On call: Blood type and your health
Q. At my last office exam, I asked my doctor if he could tell me my blood type. I was surprised it was never checked as part of my routine lab tests. Isn't my blood type important for the doctor to know?
A. I am not surprised that your doctor did not check your blood type as part of routine testing. Blood type does not influence doctors' decisions about your preventive health or how to treat common chronic health conditions. Blood type is important to know in only two situations: blood transfusions and tissue or organ donations.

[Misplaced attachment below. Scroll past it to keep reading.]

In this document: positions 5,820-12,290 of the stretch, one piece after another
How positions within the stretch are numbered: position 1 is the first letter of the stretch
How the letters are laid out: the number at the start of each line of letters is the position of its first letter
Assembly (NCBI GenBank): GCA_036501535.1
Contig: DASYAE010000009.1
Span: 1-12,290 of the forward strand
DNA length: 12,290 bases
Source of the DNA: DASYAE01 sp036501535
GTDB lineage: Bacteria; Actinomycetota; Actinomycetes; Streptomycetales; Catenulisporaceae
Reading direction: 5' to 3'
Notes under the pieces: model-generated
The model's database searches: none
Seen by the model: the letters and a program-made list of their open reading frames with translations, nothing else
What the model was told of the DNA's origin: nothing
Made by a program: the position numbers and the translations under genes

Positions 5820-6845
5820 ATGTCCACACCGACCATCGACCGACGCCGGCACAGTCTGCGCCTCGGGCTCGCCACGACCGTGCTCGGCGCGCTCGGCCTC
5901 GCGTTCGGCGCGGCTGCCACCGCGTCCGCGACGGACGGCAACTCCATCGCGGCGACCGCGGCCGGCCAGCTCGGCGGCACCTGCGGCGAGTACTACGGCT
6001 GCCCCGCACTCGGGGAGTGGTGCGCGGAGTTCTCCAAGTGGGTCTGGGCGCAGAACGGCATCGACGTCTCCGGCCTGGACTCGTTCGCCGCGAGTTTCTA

Blood type varies according to the different kinds of sugar molecules and proteins on the surface of red blood cells. These inherited differences combine to form eight distinctive blood types, from O positive (the most common one in the United States) to AB negative (the least common).